Larry Lukis was tired of pesky Canada geese on the lawn of his $5 million Wayzata Bay home, so he hired Jack Kilian, an electrical engineering grad student, who used Lukis’ funding to buy robot hardware and programmed it to create The Wild Goose Chaser—a robot that, as its name implies, keeps spaces geese-free.
The Wild Goose Chaser uses a number of sensors and cameras to watch for, recognize, and run off geese during the day, before docking at its charging station at night. Lukis’ yard is one of two test sites for the robots.
Kilian, a University of Minnesota graduate student, sees value for the technology that extends far beyond the shores of Lake Minnetonka. “We were always kind of brainstorming other applications for that robot,” he says.
So he came up with the idea for Poultry Patrol—a similar robot used in turkey and other poultry houses to perform tasks like detecting mortalities, collecting eggs, checking equipment, disinfecting excrement, and turning soil—all tedious jobs that farmers usually perform because they are too costly to hire someone else to do.
“If we put a robot in there to do the scouring for them, the robot is cheap enough that you could buy one per poultry house,” Kilian says of the approximately $10,000 ’bot. That’s much cheaper than paying an employee, he says. Plus, the robots would improve biosecurity by reducing contact between birds and the outside world.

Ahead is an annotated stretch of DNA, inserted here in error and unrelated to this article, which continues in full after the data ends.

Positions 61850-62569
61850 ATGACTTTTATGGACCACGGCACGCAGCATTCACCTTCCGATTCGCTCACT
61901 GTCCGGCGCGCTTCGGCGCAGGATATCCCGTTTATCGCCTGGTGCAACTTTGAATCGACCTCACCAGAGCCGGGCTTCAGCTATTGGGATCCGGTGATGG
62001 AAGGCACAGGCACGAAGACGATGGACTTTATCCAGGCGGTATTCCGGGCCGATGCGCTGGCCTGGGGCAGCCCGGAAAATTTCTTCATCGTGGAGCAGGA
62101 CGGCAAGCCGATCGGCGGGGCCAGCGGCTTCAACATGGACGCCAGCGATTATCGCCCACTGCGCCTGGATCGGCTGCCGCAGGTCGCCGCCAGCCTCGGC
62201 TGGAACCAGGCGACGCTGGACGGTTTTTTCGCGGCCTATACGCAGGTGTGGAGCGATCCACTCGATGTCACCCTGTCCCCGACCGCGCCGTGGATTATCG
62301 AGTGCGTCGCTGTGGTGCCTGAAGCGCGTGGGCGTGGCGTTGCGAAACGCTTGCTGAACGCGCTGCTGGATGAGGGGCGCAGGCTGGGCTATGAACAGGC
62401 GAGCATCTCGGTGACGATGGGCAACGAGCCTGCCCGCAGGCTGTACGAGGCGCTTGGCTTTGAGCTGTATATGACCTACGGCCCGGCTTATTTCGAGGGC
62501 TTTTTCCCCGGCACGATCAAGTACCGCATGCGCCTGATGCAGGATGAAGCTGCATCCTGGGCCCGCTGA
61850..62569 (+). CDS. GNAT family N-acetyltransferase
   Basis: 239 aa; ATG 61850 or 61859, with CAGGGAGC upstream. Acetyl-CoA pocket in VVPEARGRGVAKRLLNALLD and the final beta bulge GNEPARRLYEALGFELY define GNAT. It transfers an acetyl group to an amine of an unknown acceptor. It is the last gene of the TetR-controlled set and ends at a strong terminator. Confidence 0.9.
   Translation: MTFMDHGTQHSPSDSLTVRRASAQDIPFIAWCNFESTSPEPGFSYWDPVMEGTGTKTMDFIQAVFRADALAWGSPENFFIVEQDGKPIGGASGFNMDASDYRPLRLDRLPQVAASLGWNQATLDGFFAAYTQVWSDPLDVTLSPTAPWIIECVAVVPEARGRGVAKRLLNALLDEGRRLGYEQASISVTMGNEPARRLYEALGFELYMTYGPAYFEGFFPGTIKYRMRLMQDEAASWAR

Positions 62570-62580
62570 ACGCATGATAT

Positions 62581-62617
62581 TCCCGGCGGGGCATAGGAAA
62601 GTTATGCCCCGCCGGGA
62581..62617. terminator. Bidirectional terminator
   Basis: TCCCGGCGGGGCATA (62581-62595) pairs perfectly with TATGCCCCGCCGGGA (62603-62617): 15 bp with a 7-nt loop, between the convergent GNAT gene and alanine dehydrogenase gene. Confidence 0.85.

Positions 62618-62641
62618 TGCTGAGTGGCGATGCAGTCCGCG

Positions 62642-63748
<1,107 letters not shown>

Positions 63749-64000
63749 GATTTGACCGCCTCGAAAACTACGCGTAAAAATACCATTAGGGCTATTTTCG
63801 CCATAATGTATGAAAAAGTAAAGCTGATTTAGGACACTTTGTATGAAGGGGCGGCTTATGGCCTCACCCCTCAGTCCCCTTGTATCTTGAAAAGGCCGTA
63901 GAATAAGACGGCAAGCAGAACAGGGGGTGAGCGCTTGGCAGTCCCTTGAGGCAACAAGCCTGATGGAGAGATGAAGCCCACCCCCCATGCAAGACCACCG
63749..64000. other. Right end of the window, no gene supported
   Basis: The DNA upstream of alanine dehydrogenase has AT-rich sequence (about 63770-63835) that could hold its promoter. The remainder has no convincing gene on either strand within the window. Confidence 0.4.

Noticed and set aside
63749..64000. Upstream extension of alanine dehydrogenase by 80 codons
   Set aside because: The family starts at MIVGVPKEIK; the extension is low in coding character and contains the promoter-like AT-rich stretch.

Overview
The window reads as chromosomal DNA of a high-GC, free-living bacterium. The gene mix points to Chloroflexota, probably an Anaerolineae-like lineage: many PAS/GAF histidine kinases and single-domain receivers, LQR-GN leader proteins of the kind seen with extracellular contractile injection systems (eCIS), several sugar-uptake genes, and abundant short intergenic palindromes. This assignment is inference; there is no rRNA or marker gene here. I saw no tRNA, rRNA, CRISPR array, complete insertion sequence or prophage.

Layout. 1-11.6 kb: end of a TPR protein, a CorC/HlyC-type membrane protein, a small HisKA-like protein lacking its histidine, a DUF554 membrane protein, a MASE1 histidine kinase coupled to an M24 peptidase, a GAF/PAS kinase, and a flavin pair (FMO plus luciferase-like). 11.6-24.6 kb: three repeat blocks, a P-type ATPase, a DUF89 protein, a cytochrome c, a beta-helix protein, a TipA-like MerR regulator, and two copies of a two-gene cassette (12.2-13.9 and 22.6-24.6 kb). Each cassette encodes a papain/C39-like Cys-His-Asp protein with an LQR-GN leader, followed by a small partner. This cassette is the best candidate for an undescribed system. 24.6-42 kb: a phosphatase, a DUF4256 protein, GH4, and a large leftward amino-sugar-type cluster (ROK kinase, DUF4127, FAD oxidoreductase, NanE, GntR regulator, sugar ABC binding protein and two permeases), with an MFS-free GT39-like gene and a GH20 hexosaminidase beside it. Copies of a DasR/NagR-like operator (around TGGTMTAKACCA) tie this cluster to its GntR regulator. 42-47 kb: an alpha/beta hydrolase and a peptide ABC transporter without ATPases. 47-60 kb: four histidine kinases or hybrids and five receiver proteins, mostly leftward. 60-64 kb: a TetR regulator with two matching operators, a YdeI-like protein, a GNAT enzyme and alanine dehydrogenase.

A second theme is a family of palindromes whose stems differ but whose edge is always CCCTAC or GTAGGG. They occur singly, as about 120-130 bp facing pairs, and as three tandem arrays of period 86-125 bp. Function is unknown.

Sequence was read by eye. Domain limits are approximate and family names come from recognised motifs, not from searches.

Kilian pitched the idea as part of Red Wing Ignite’s Ignite Minnesota Ag Tech Challenge in January, and received $12,500 for the project, which he’s using to build and test the first Poultry Patrol machine.
Kilian is also working with researchers at Georgia Tech as well as representatives from Jennie-O Foods and the Minnesota Turkey Association to advance the project and put Poultry Patrol into its first turkey house. And, with Minnesota claiming the title of “national turkey capital,” producing about 44 million of the birds a year, Poultry Patrol isn’t likely to be stopped cold turkey any time soon.